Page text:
You should NEVER sweep on a Monday, else you sweep all your money away! Also, never sweep at night, lest you disturb the spirits who walk the floors while a home’s human inhabitants sleep. ~ Scott Cunningham, The Magical Household
How to Use the Witch’s Broom to Cleanse Your Home
To cleanse your home of negative energy, take your witch’s broom and start at the back door. Sweep each room, moving in a counter-clockwise fashion from room-to-room, then ending at the back door where you started. Sweep any debris out the back door OR dump your dustpan out the back door. To dump or sweep dirt out the front door invites negative energy back in. According to Scott Cunningham, when you acquire a new broom, the first use should sweep something positive into your home. Old English traditions call for salt to be laid down on the floor then swept up. This absorbs and sweeps away evil spirits.
How to Cleanse Your Sacred Space with a Besom
Similar to how you cleanse your home with the witch’s broom, you can cleanse your sacred space before ritual. Instead of touching the bristles to the floor, sweep slightly above it and move in a counterclockwise, circular pattern. Counterclockwise “un-does” things AND clears negative energy. If you dedicate one besom to your magical practice, keep it near your altar.
Pro Witch Tip: Keep your witch’s broom bristles pointed up and next to the front door to welcome good fortune into the home.
Old Witch’s Broom Magic and Lore:
- Hide your brooms on Walpurgis Night, lest another witch come along and use it to fly to the sabbath
- Hang a cinnamon broom above the door during the Autumn season to sweep away bad luck and welcome prosperity
- If your broomstick falls over, company is coming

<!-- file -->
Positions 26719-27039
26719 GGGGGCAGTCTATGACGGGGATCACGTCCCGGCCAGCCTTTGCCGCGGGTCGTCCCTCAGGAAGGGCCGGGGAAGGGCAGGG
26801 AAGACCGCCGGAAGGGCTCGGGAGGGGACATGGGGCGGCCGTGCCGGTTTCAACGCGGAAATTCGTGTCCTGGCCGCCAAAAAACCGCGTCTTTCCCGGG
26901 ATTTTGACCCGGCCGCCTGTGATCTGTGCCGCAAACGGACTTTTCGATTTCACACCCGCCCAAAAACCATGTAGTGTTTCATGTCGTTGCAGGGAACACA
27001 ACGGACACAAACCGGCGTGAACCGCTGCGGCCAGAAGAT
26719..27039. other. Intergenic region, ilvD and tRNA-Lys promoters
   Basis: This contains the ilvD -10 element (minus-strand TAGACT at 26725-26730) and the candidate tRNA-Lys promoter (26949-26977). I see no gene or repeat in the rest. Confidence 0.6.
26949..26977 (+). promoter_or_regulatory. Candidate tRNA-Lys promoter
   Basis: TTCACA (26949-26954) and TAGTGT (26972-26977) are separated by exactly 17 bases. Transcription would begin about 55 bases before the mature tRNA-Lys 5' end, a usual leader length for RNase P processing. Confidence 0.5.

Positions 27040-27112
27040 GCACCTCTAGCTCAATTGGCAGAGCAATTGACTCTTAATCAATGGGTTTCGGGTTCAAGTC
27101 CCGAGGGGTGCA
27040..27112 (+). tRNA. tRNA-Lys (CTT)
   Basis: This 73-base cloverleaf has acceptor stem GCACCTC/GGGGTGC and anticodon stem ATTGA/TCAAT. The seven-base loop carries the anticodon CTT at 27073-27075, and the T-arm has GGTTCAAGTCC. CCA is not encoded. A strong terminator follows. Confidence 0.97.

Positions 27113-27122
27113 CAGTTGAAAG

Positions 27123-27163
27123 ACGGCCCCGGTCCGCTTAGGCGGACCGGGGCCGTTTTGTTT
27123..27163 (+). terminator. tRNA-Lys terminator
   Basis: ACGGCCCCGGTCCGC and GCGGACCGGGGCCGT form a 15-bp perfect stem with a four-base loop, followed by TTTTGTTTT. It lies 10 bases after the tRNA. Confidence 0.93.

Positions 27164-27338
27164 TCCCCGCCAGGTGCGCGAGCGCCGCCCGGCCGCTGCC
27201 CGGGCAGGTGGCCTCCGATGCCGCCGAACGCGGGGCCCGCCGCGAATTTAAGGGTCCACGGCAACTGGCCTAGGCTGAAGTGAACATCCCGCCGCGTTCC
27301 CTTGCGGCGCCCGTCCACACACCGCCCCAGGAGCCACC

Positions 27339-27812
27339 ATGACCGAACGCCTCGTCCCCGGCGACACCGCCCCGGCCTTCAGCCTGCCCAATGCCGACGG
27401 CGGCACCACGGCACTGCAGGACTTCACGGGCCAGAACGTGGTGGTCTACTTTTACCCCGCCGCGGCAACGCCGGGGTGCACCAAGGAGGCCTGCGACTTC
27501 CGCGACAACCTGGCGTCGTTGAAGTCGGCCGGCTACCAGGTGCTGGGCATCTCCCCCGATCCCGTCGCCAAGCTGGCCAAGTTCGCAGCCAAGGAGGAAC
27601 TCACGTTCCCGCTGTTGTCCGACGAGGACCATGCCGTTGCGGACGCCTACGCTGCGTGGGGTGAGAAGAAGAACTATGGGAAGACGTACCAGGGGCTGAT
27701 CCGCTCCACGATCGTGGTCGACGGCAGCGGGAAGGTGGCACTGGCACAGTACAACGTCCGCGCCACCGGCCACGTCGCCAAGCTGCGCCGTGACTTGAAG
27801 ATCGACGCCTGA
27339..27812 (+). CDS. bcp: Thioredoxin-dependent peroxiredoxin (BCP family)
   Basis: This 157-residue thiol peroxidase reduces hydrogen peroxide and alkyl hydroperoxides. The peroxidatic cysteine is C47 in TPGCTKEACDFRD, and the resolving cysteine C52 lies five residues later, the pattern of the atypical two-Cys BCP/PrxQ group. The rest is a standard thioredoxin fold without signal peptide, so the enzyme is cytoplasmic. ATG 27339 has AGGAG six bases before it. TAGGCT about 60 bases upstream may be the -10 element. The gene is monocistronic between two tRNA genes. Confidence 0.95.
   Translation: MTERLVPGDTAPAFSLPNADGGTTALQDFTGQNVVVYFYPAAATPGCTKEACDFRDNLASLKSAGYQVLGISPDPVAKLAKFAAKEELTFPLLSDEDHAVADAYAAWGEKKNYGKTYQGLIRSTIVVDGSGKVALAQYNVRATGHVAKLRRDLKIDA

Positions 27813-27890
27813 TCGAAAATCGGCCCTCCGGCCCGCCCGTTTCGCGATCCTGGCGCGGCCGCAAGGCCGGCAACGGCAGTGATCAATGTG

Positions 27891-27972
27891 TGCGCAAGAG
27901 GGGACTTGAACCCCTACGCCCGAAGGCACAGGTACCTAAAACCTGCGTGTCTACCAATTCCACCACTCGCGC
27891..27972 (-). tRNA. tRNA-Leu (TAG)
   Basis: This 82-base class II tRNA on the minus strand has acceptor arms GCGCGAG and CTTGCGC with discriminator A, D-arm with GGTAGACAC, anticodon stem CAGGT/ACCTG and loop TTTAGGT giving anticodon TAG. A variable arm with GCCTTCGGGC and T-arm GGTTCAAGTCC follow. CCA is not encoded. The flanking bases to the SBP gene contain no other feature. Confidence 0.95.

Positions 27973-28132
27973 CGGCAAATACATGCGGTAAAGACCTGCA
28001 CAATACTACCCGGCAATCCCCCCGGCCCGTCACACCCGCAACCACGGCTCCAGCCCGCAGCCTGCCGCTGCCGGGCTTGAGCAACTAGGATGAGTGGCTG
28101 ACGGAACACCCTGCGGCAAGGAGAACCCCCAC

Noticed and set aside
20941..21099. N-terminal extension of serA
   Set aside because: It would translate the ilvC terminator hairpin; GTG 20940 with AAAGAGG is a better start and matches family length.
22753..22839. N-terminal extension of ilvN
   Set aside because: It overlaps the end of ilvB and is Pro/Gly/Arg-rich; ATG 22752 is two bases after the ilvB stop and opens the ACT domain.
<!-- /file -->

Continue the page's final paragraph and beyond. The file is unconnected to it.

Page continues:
- Jumping over a broom signified marital union in the Old South and in England
- Never sweep under someone’s feet, it causes bad luck
- An “invisible broom” was removed from the house of Sarah Good, according to the testimony of William Batten and William Shaw during the Salem Witch Trials
- Some traditions say to sweep from west to east then throw the dust out the back door
- The witch’s broom is used to summon winds for weather magic – throwing a broom into the air off a cliff summons the wind while burning one stops the wind
- Witches shake a wet broom above their heads to summon storms
- Lay a broom under the bed for protection (or a small broom under a baby’s pillow)
- There’s a Chinese broom goddess who presides over the weather – her name is Sao Ch’ing Niang
- The child’s antique toy hobby horse is linked to the witch’s broom
- The straws of a broom are thought to have magical powers and are used in healing spells
- Jumping over a broomstick 9 times will bring a suitable spouse within one year
- Laying a broomstick across the threshold ensures only good visitors come by
- Decorate your besom for each sabbat including Samhain and Yule
Plants and Herbs That Make A Broom